• “As Joni Mitchell once sang – They have paved paradise and put up a parking lot.”
  • “I think of Mrs. M’s –– and the popcorn with coconut oil, the candy wristwatches, among other delights –– every time I wait on that corner for the light to change.”
  • “A great loss.”
  • “Sigh.”
  • “At least in the mid to late 90s when I ran that popcorn wagon with a friend, there were no remains of steam powered popcorn making equipment.”
  • “Where is it now?”
  • “Little candies on white paper strips across from the Downer theater!!”


UWM students shine light on buildings, people and history of HWTN area

A cornucopia of historical and contemporary multimedia documentation about the Historic Water Tower Neighborhood area has been developed and is now available as part of a “field study” focused on our neighborhood this summer by students in the Buildings-Landscapes-Cultures collaborative project at UW Milwaukee and Madison.

Students unveiled their field work in July before a standing-room-only crowd of HWTN members and others at an event organized by the UWM School of Architecture and Urban Planning at the university’s Hefter Conference Center.

The results of the studies and the multimedia products are newly available for browsing and viewing on the project’s “Picturing Milwaukee: The 2013 BLC Field School” website.









The website includes a huge variety of text, photos, video and audio documenting our neighborhood. Topics include places along the Lake Michigan shore (such as the Water Tower, North Point Lighthouse, Lake Park and Bradford Beach), Downer Avenue’s shops, a number of beautiful historic homes, insights from area residents, Villa Terrace and old postcards. The site also includes mini-documentaries and an online forum for residents to discuss the neighborhood.

In describing the effort, the BLC field school website said:

“We seek to explore, examine, highlight, and share myriad neighborhoods stories of community engagement, dreams of a bright future, and fond memories of a rich past. “

HWTN raised $2,300 to help fund this year’s field school to commemorate our group’s founding 40 years ago. The funds were raised through a wine tasting,  silent auction at the annual holiday party and $500 donation from our group.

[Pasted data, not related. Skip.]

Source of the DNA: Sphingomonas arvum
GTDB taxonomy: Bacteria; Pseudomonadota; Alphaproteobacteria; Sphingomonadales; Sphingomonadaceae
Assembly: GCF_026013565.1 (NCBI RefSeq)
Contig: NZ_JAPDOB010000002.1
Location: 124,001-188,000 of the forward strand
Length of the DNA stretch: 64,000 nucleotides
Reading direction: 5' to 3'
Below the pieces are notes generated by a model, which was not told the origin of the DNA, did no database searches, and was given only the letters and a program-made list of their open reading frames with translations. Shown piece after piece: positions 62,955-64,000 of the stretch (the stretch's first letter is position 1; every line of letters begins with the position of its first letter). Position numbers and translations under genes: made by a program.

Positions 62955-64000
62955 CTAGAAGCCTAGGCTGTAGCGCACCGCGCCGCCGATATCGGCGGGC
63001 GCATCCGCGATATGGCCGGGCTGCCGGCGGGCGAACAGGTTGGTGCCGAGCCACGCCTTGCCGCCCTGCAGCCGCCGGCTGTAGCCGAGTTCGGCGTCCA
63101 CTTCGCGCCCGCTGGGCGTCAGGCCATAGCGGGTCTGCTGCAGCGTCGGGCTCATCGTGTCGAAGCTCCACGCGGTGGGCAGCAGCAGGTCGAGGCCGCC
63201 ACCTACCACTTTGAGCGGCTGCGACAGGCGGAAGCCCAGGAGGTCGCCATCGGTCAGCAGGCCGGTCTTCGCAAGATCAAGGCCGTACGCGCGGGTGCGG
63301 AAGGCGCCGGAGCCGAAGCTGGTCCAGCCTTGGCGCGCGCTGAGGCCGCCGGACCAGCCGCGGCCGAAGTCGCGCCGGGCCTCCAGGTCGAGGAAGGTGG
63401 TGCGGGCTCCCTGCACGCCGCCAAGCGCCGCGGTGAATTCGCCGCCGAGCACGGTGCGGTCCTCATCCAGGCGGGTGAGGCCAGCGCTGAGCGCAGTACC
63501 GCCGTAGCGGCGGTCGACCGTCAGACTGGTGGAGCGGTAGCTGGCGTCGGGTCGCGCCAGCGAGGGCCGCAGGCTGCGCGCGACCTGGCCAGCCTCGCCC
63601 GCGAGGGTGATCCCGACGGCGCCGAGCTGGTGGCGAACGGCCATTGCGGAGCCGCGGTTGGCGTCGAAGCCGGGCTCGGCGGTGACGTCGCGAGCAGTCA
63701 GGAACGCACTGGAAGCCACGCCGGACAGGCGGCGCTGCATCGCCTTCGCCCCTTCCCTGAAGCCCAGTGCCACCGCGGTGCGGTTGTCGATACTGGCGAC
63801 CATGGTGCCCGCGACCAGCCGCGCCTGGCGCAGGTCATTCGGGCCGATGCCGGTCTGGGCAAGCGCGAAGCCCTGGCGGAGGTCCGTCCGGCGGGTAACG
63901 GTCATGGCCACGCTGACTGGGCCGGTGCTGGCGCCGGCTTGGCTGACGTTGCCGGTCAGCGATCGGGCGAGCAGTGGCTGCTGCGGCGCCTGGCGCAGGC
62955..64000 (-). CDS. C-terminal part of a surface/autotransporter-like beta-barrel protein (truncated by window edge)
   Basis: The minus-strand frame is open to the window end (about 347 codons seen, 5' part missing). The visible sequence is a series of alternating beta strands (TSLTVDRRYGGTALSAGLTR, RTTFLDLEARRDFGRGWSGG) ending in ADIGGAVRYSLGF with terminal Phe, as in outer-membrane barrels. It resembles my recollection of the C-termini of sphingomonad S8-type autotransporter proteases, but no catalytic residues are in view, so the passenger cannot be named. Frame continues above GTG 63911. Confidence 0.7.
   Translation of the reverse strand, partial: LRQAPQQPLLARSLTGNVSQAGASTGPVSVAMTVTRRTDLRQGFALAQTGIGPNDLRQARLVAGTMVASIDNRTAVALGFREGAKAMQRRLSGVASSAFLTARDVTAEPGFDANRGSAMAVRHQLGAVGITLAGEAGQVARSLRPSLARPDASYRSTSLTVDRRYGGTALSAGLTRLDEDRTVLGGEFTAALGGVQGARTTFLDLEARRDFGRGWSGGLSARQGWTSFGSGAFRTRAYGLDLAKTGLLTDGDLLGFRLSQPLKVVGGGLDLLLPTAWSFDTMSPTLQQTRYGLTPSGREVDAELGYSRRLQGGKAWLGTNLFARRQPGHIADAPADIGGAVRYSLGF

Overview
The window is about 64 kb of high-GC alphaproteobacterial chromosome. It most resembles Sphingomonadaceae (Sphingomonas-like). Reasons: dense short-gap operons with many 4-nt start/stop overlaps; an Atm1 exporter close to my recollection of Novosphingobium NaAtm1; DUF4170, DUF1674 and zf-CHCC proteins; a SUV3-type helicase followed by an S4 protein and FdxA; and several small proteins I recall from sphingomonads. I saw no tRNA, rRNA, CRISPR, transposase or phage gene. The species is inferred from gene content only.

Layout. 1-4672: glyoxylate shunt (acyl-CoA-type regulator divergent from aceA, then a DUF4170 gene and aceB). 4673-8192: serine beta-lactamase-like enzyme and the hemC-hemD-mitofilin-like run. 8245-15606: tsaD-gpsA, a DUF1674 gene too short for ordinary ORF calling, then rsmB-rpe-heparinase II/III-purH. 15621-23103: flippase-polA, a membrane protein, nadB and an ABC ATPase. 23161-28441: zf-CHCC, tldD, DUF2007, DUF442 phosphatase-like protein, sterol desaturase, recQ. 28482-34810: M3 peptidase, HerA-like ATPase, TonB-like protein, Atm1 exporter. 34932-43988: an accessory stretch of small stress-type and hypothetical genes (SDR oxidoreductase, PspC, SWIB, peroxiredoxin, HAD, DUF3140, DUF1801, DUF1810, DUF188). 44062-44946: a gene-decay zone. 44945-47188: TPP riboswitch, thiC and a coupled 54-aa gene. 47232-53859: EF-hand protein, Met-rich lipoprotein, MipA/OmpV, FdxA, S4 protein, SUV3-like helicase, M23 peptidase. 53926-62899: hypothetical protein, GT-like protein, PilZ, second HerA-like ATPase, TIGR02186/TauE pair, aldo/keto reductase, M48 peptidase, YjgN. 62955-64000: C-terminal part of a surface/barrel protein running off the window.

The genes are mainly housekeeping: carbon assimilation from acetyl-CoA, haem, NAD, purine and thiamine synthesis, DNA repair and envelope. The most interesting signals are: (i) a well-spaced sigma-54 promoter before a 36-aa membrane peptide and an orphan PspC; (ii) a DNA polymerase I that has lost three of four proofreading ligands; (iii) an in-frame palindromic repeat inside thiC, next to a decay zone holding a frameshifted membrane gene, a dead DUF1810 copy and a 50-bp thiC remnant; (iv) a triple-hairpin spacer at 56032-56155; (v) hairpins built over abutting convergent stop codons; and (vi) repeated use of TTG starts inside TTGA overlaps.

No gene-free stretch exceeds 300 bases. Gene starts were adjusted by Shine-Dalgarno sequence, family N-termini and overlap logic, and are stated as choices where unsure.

TerraceMany HWTN members worked with the students by providing guidance, review, interviews and access to their homes.

The project website described the collaboration this way:

“We are thankful to the Historic Water Tower neighborhood residents for welcoming us in their midst and for helping us document their stories. Neighborhood scholars mentored our students and reviewed their projects. The neighborhood association raised funds, provided us with classroom space and helped us in data collection. Residents allowed us to enter their buildings, measure and document them and allowed us to interview them.”

“This project coincides with the 40-year celebration of the Historic Water Tower neighborhood organization and we plan to mark this occasion by highlighting stellar stories of stewardship by local residents. In this field school, we have documented a few buildings and collected many oral histories of stalwarts and leaders from this neighborhood.”

HWTN appreciates the hard work, talent and outcome of the students and staff on this project. Now, with so much material available on the website, we encourage people to look at what the students uncovered and recorded. Let us know what you discover — and what you think about it!

– Jeff Bentoff